Updated Aug 29, 2022 - Science

NASA prepares to launch SLS Moon rocket for 1st time

A sunrise photo of the Space Launch System rocket on the launch pad
The Space Launch System rocket on the launch pad at sunrise. Photo: NASA/Ben Smegelsky

NASA's Space Launch System rocket is preparing to lift off on an uncrewed journey to the Moon.

The latest: The Artemis I launch was called off on Monday due to technical issues. The earliest the space agency could launch is now Friday. Read more.

Why it matters: If and when it happens, it will mark the first launch of the SLS and represent a major milestone for NASA as the space agency works to send people back to the lunar surface for the first time since the 1970s.

Artemis I launch time

With Monday's launch scrubbed, NASA has backup launch dates set for Sept. 2 and Sept. 5.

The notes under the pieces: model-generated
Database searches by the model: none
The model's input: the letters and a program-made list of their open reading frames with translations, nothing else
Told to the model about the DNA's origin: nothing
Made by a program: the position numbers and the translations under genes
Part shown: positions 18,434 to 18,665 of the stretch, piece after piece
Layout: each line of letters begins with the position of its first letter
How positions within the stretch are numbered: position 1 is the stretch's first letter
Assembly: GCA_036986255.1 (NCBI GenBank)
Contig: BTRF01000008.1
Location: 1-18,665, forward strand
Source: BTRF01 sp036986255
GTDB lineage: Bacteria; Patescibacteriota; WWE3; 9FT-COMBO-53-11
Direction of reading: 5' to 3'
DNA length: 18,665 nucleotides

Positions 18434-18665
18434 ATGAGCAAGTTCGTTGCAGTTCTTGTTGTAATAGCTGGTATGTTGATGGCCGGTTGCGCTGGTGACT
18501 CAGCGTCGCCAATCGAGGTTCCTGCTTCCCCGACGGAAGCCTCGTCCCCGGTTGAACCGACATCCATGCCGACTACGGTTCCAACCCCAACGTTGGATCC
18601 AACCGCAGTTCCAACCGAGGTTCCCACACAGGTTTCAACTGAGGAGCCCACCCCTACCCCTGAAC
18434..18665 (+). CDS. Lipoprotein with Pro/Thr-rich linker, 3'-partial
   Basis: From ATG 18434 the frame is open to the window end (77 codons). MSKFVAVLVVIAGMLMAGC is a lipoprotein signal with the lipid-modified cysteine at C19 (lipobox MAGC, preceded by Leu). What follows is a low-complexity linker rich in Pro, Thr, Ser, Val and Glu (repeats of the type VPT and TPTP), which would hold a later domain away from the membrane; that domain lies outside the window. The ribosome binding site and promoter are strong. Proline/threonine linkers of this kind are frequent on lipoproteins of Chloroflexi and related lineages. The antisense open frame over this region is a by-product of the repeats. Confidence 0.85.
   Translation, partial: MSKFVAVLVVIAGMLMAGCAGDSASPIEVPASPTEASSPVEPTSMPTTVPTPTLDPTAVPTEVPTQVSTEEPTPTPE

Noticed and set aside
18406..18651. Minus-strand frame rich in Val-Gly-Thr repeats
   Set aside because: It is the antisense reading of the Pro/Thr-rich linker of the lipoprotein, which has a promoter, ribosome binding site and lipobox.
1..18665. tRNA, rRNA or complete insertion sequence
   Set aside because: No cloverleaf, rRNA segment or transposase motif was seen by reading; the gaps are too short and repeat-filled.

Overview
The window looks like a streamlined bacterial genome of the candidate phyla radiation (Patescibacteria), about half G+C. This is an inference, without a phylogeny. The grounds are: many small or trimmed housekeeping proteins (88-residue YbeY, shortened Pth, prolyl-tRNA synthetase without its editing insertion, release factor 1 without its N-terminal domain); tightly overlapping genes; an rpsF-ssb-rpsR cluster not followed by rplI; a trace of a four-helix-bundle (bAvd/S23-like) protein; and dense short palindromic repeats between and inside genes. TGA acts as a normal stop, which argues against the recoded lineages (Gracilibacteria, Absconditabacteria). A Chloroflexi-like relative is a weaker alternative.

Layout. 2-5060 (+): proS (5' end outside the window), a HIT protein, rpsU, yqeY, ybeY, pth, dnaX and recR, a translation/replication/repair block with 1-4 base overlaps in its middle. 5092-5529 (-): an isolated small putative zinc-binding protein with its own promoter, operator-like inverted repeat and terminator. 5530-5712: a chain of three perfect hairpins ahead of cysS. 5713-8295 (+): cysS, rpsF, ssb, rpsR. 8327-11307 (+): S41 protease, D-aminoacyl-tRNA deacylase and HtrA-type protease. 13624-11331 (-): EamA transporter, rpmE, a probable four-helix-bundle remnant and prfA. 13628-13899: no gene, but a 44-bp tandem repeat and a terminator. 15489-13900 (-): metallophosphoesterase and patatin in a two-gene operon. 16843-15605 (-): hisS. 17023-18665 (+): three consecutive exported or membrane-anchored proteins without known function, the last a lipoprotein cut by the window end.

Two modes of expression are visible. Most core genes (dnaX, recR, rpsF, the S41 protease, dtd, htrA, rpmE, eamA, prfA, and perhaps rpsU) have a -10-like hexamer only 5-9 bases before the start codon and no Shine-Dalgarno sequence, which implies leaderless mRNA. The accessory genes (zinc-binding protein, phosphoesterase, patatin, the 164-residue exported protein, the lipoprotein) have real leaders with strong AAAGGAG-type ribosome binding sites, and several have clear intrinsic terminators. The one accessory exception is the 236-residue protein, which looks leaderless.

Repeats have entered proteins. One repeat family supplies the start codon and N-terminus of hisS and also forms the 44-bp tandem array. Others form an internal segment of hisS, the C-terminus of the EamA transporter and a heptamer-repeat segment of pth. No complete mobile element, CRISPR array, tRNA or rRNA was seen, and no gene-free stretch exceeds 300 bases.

• But it wasn't immediately clear Monday morning whether the space agency would be able to fix the issues and target one of those days.
How to watch the launch
  • You can watch the run-up to the launch and the launch itself live on NASA TV here. NASA's Spanish-language coverage of the launch is here.

The big picture: NASA has plans to use the SLS and Orion capsule for its Artemis program, which is expected to land people on the Moon in 2025.

  • Unlike the Apollo program, NASA hopes that Artemis will be sustainable and long-lived — establishing a major presence on the Moon and a small space station in orbit that can act as a jumping-off point down to the surface.
  • The 2025 landing is expected to bring the first woman and person of color to the Moon.

Yes, but: With a big, new rocket like this, anything can happen, including unforeseen delays as we saw on Monday.

Go deeper: Technical issues delay the first launch of NASA's new Moon rocket

Editor's note: This story has been updated with additional details about the postponement of Monday's launch.

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